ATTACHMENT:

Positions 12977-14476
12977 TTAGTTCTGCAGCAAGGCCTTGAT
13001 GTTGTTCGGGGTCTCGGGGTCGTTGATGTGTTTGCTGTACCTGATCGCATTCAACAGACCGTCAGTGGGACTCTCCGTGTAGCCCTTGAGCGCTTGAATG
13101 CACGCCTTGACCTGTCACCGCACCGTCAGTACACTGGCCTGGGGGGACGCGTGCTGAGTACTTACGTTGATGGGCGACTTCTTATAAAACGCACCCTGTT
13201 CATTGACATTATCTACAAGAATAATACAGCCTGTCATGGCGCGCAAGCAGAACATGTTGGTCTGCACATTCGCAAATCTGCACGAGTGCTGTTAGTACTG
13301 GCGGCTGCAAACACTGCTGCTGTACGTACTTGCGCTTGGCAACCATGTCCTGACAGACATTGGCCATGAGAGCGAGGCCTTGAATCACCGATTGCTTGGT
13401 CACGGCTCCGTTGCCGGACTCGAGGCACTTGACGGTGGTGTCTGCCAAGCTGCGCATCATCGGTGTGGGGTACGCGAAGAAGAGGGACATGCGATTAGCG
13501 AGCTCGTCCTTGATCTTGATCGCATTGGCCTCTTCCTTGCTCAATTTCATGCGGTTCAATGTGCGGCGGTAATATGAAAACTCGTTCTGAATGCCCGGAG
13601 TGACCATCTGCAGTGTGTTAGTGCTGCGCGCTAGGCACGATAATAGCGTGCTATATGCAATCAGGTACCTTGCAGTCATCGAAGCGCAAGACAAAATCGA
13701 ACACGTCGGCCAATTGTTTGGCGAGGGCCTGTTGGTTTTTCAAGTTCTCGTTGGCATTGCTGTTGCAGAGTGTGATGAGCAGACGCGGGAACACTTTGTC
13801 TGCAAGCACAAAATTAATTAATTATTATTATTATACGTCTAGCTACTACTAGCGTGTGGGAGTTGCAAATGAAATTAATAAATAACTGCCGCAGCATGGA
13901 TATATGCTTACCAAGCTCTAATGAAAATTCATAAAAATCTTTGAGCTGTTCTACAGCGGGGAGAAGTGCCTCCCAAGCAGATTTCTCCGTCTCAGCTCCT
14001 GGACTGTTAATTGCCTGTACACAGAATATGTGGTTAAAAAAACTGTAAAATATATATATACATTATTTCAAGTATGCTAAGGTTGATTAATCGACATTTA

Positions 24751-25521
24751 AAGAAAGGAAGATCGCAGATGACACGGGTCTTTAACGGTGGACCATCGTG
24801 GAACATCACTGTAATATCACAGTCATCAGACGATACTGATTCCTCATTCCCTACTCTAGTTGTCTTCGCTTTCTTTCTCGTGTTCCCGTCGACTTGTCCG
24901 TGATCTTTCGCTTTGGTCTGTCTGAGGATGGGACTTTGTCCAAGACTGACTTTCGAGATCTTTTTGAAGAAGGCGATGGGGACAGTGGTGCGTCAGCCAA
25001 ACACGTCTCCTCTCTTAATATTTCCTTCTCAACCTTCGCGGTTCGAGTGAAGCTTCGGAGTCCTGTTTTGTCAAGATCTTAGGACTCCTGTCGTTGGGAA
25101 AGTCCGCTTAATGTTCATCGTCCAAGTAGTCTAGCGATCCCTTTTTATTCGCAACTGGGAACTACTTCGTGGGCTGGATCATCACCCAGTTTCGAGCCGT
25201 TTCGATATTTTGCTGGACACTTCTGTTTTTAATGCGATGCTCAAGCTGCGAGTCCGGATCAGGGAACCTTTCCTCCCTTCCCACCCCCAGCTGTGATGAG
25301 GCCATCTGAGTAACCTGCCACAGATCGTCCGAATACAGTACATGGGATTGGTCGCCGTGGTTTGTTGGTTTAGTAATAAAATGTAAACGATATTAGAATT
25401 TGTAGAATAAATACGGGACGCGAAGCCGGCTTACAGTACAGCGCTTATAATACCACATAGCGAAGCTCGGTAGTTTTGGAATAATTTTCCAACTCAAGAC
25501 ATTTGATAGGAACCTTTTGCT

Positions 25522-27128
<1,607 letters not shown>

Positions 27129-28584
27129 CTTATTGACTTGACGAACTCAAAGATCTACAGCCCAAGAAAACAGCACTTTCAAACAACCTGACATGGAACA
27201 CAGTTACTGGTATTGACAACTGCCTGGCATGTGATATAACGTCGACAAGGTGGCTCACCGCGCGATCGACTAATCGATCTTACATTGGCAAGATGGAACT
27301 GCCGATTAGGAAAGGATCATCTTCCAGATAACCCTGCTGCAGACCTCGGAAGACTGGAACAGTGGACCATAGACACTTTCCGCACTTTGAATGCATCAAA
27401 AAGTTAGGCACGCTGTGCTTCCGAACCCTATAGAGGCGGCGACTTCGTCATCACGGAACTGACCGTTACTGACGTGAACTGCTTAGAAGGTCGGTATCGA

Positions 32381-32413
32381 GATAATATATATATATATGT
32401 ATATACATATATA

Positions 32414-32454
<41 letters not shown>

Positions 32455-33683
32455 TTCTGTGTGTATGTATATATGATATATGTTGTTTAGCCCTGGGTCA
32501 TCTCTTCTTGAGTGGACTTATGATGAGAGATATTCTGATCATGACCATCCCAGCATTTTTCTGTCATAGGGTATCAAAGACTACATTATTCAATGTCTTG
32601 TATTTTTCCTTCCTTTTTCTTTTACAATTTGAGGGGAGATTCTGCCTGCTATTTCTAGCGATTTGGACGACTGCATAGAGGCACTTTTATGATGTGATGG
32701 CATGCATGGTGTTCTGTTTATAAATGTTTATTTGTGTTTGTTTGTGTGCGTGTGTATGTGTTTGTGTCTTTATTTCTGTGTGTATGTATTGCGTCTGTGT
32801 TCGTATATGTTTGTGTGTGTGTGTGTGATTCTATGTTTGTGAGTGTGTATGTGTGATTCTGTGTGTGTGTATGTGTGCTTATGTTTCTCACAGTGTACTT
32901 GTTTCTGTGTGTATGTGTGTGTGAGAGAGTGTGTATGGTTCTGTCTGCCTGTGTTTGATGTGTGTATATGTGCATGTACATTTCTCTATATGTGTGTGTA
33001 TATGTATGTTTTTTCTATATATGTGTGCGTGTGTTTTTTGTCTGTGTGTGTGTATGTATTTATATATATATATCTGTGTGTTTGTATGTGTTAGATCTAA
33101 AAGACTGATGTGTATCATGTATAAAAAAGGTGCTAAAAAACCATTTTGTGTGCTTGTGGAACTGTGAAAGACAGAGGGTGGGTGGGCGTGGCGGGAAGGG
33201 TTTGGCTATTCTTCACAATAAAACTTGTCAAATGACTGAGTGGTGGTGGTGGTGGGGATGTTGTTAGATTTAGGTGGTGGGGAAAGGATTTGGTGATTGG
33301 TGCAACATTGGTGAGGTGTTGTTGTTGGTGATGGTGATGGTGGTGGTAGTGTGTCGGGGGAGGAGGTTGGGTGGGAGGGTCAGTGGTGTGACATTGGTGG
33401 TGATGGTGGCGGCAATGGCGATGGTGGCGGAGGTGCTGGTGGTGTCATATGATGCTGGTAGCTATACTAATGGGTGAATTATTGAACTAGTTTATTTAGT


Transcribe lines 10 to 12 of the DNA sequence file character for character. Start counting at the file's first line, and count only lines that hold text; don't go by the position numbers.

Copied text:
13701 ACACGTCGGCCAATTGTTTGGCGAGGGCCTGTTGGTTTTTCAAGTTCTCGTTGGCATTGCTGTTGCAGAGTGTGATGAGCAGACGCGGGAACACTTTGTC
13801 TGCAAGCACAAAATTAATTAATTATTATTATTATACGTCTAGCTACTACTAGCGTGTGGGAGTTGCAAATGAAATTAATAAATAACTGCCGCAGCATGGA
13901 TATATGCTTACCAAGCTCTAATGAAAATTCATAAAAATCTTTGAGCTGTTCTACAGCGGGGAGAAGTGCCTCCCAAGCAGATTTCTCCGTCTCAGCTCCT